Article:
The head of Alabama’s troubled prison system said Wednesday staffing remains “the number one issue” for the department and is looking to a combination of outsourcing, pay raises and retirement changes to increase the number of officers working inside state lockups.
Alabama Corrections Commissioner John Hamm told lawmakers during budget hearings that the difficult labor market, which has many private industries searching for workers, has compounded the department’s difficulty in recruiting officers. He said the department has 688 funded vacant positions in security.
“Any suggestions you might have, we’re all ears. I think one of our court orders says we are going to hire X number of security staff. I don’t know how we are going to make them come to work,” Hamm told lawmakers.
A federal judge earlier this month questioned the state’s lack of progress in complying with his order to increase the number of officers. The prison system has lost more than 500 security staff employees over the last 18 months, according to court filings.
Hamm said the state plans to put a bid out to hire a private security firm to staff prison positions that do not interact with inmates. He said those functions might include operating cubicle controls, searching people coming inside the prison and possibly manning prison towers. The goal is to free up certified correctional officers to work, “inside the prisons, inside the dorms where inmates are,” Hamm said.
Hamm said the Alabama Department of Corrections is also reaching out to other state law enforcement agencies to try to reach an agreement for their officers to help patrol prison perimeters.
Hamm told lawmakers the department competes with local law enforcement agencies for officers and that the department lags behind in both pay and benefits. He said they are working with the Department of Personnel to try to raise pay scales for officers.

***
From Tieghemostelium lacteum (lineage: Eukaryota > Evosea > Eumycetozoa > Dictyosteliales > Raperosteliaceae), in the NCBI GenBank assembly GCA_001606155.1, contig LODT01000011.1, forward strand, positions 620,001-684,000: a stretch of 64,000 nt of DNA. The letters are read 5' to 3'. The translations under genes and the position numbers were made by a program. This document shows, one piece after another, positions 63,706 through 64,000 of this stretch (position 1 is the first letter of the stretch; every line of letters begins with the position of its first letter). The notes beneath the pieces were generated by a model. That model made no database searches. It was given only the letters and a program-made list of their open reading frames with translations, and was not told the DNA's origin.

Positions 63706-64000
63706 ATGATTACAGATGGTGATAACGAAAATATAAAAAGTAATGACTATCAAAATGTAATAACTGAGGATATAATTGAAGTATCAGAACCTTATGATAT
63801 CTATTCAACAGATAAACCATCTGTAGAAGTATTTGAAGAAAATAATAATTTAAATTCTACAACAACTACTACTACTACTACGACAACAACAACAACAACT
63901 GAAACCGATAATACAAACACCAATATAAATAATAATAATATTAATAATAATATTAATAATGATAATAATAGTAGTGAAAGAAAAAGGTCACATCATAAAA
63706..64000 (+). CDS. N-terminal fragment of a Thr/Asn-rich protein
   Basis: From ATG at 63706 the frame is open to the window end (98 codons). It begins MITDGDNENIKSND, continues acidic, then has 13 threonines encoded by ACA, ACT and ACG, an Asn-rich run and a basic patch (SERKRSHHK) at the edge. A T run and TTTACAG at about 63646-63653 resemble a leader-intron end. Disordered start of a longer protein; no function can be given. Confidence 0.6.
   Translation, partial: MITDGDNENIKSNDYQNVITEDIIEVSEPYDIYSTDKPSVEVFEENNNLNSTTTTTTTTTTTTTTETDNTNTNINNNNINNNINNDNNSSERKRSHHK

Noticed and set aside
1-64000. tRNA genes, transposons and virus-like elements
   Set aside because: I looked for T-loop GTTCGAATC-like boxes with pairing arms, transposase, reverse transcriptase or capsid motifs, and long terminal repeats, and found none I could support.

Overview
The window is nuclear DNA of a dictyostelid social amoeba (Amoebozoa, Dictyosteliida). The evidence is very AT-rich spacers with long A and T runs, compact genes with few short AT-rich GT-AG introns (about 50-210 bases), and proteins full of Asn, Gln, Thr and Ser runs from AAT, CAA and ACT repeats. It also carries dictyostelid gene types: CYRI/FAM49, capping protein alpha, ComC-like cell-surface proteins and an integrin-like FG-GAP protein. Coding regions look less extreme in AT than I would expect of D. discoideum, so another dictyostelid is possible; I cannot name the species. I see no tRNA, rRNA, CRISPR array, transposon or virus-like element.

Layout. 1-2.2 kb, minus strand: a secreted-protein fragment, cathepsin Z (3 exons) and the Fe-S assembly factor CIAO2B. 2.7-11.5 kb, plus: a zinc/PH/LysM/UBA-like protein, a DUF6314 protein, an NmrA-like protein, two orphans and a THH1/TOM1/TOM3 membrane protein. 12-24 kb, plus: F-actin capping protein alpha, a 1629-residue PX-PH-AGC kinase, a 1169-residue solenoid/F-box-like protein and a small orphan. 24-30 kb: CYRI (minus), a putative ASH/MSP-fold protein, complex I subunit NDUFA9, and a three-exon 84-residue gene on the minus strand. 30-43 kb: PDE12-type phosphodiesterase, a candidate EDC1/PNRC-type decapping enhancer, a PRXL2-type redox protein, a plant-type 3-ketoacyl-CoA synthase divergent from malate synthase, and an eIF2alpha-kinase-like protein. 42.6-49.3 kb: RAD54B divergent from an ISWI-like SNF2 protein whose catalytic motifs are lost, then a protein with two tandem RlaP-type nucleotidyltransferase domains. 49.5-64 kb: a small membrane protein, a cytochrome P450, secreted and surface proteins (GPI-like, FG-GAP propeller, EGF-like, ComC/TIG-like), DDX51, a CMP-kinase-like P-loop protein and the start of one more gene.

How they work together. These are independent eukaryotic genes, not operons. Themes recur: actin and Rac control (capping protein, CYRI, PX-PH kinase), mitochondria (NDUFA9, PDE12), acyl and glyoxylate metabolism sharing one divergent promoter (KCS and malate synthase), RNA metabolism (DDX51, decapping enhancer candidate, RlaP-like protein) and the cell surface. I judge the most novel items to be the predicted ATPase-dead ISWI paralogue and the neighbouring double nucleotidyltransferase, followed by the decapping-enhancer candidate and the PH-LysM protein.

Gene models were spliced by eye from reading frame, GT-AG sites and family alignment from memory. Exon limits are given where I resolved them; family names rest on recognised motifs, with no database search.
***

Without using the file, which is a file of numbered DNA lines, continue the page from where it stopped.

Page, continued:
“Staffing is the number one issue,” Hamm told reporters after the meeting. “Staffing will solve so many other issues. … If we have enough correctional officers in dorms, they can eradicate cellphones, keep an eye on it, keep an eye on the perimeter.”
Hamm said the department is also seeking money for a system to combat contraband cellphones that inmates obtain.
The budget meeting, where department heads present an overview of their programs and needs, comes ahead of the legislative session that begins next month.
Alabama lawmakers in 2021 approved a controversial plan to use $400 million of the state’s pandemic relief funds to help build two new supersized prisons that would house 4,000 inmates each.
Hamm said site work has begun on the prison in Elmore County, He estimated the facility would open in 2026. The approved legislation also included another prison with at least 4,000 beds in Escambia County.
Republican Sen. Greg Albritton, who advocated for the legislation, said he is not satisfied with the progress.
“I am certainly not satisfied. … We’ve had these discussions with the principals involved. They know about our concerns and they have been spoken with bluntly about the repercussions that may or could come along,” Albritton said. He declined to elaborate.
During the meeting, some lawmakers questioned the department’s decision to award a $1 billion healthcare contract to YesCare, whose previous incarnation as Corizon has faced lawsuits in other states.
“My question was how we can justify what we did with that particular bid,” Rep. Laura Hall said.
The Department of Corrections sent a statement saying that YesCare remains the preferred vendor.
“YesCare and Corizon are separate companies under different management and with different financial backing. As a result, Corizon filing for bankruptcy has no effect on YesCare,” a department statement read.